Wednesday Bubble: Reproductive cancers and estrogen

Posted by on Mar 25, 2009 in estrogen | 1 comment


I’ve written previously about HRT and its definitive link to increased breast cancer risk. But how much of a role does natural estrogen play? Moreover, is exposure time important?

I ran across an interesting study in the the journal Cancer Epidemiology, Biomarkers and Prevention that suggests that the amount of time a woman spends in the transition to menopause may influence risk for reproductive cancers. The reason: overall exposure to total levels of natural estrogen and unopposed estrogen (i.e. estrogen with little or no progesterone as the result of aging).

In this study, researchers collected daily urine samples from 108 women (ages 25 to 58 years)  for 6 months annually over a total of 5 years and tested them for total estrogen levels.  Using models that evaluated variations in the length of the participants’ menstrual cycles, they also estimated where study participants were in the menopausal transition.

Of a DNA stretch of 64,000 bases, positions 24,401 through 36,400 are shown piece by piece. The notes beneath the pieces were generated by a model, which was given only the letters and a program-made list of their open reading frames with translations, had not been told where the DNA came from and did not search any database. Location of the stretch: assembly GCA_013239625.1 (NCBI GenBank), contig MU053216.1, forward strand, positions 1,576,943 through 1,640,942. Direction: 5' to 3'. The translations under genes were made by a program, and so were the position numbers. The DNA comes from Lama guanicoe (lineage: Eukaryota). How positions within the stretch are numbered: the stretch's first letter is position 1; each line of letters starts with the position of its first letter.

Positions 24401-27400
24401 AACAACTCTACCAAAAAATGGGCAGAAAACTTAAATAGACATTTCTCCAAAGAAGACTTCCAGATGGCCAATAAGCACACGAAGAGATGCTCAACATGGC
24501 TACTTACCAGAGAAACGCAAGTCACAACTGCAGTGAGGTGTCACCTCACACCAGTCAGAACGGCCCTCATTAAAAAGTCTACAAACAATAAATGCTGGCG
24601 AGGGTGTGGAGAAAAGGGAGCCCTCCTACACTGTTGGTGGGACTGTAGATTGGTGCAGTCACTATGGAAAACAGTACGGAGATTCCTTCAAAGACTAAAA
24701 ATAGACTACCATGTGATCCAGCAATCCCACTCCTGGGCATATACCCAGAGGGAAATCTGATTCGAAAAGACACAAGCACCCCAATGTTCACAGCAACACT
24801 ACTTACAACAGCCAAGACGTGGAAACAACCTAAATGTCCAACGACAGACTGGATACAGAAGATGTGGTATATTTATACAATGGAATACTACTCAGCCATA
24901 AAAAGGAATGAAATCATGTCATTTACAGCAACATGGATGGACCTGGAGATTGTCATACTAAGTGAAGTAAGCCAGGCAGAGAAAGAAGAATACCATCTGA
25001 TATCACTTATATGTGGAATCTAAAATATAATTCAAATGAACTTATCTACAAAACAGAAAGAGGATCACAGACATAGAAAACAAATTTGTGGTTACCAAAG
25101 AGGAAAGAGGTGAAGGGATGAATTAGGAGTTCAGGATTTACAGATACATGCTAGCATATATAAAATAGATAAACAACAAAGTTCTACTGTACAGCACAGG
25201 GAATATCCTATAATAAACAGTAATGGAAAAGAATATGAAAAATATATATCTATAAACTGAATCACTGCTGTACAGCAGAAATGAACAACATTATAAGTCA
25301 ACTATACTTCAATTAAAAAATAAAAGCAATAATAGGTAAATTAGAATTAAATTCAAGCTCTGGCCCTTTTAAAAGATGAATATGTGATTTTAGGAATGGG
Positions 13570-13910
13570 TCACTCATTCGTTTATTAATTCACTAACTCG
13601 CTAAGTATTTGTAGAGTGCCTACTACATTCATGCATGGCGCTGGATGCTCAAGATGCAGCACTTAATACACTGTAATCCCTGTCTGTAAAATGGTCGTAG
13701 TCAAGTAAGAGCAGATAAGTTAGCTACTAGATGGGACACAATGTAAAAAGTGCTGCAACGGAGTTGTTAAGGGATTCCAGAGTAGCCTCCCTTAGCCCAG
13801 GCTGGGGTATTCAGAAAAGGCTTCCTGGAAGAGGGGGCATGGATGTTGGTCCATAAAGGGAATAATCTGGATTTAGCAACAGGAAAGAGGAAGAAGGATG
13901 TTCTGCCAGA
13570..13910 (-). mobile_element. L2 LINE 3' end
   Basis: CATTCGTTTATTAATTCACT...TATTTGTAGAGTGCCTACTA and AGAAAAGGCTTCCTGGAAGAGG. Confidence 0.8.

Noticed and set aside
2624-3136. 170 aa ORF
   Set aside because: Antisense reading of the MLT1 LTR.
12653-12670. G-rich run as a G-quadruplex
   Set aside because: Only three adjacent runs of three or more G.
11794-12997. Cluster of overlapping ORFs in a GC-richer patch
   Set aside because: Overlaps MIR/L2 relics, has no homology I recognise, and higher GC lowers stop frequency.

The findings

The results showed that mean levels of total estrogen increased with age in the pre- and peri-transition stages and decreased in the late transition stages. What’s more, the number of days of exposure to unopposed estrogen was higher during the transition to menopause compared with the pre-transition period; it also did not decline until after the menopause.

What these results mean

In general, the study results indicate that women are spending more time exposed to both total levels of estrogen and unopposed estrogen than previously thought. However, because the time spent in perimenopause varies from women to women, exposure to natural estrogen also varies.

The bottom line? Because studies have linked reproductive cancers to lifetime exposure to estrogen, determining the length of time that a women spends in perimenopause may  help researchers determine cancer risk.

Stay tuned – these findings could ultimately  impact how we go through the menopause and what we can do to conquer our risk of developing certain cancers afterwards!

One Comment

  1. 3-30-2009

    Thanks for the info. We know from basic endocrinology that duration of hormone exposure is more important than the dose. If women are being exposed to higher levels of estrogens earlier than we thought, that could have significant long-term health consequences.


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